Essay by Jordan1A, April 2004

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The most famous is Cleopatra VII, the last Pharaoh of Egypt. She came to power at age 15, married to her brother, Ptolemy XIII, also pharaoh. The two began a civil war in 48 B.C. With the aid of the Roman leader Julius Caesar, Cleopatra defeated her brother and kept the throne, this time sharing it with another brother, Ptolemy XIV, to whom she was not married. She went with Caesar to Rome and had a child soon after, naming it Caesarion. After Caesar's murder in 44, Cleopatra returned to Egypt. She courted the support of Caesar's ally, Marc Antony, and won his favor as well. She threw all her military support behind Antony in his war against Octavian, Caesar's adopted son, but it wasn't enough. Octavian and his allies defeated Antony and Cleopatra at the Battle of Actium in 31. Rather than be captured, they fled to Egypt and died separately.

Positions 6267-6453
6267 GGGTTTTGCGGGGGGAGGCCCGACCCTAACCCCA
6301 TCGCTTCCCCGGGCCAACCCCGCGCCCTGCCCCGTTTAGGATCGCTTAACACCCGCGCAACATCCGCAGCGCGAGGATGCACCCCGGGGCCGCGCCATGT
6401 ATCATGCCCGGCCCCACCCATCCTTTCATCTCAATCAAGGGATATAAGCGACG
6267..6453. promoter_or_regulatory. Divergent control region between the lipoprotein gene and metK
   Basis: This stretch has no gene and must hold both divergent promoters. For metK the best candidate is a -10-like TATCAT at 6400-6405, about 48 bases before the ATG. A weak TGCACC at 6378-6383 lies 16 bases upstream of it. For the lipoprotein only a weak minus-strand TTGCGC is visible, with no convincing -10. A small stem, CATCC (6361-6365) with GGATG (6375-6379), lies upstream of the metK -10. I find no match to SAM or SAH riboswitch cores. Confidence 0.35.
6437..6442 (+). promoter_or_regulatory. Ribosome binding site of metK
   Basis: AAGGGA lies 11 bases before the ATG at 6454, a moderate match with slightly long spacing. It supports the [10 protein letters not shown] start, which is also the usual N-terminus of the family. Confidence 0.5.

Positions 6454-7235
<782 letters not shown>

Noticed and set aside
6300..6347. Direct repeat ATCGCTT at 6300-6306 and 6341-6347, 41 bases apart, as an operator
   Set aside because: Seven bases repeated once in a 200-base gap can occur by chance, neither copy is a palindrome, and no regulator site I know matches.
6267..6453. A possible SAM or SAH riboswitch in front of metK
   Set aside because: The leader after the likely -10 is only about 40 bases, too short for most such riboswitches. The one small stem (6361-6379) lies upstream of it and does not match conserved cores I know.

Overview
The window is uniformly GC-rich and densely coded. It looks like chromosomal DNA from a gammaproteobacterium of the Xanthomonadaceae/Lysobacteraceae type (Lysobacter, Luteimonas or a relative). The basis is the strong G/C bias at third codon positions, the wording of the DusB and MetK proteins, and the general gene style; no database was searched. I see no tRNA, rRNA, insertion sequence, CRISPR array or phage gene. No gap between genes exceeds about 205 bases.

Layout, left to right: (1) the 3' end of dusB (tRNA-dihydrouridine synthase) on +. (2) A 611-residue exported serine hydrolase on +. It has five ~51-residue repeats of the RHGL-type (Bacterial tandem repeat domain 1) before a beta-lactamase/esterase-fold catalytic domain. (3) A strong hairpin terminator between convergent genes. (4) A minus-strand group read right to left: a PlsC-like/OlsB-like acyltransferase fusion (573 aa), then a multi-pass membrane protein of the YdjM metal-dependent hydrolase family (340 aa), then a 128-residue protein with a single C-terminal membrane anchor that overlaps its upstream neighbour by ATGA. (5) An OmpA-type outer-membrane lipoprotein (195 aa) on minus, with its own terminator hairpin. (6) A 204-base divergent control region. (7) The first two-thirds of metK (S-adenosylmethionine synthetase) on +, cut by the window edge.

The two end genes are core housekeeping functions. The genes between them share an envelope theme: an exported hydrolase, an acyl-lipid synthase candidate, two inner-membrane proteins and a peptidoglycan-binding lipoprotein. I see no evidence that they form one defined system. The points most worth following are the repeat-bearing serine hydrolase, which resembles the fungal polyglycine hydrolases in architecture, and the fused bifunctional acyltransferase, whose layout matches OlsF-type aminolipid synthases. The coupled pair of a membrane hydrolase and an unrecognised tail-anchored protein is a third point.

They were buried together. Soon after, Rome conquered Egy

The carpet in which she had enveloped herself to hide was opened to let her onto the floor in front of Caesar.1 A young girl of 21, Cleopatra quickly captivated the attention of Gaius Julius Caesar when he, a military genius, had come to Alexandria. Though not known for sure then, even by Cleopatra, she was to be the last pharaoh Egypt was ever to see.

Cleopatra VII was born to Ptolemy XII in the early months of 69 B.C. At the time of her birth, Egypt had been unified under a pharaoh's rule for over 3,000 years. She descended from Macedonians who had ruled Egypt ever since the death of Alexander the Great, 254 years before. Cleopatra had two older sisters, one of whom became the Queen of Egypt for a short time, a younger...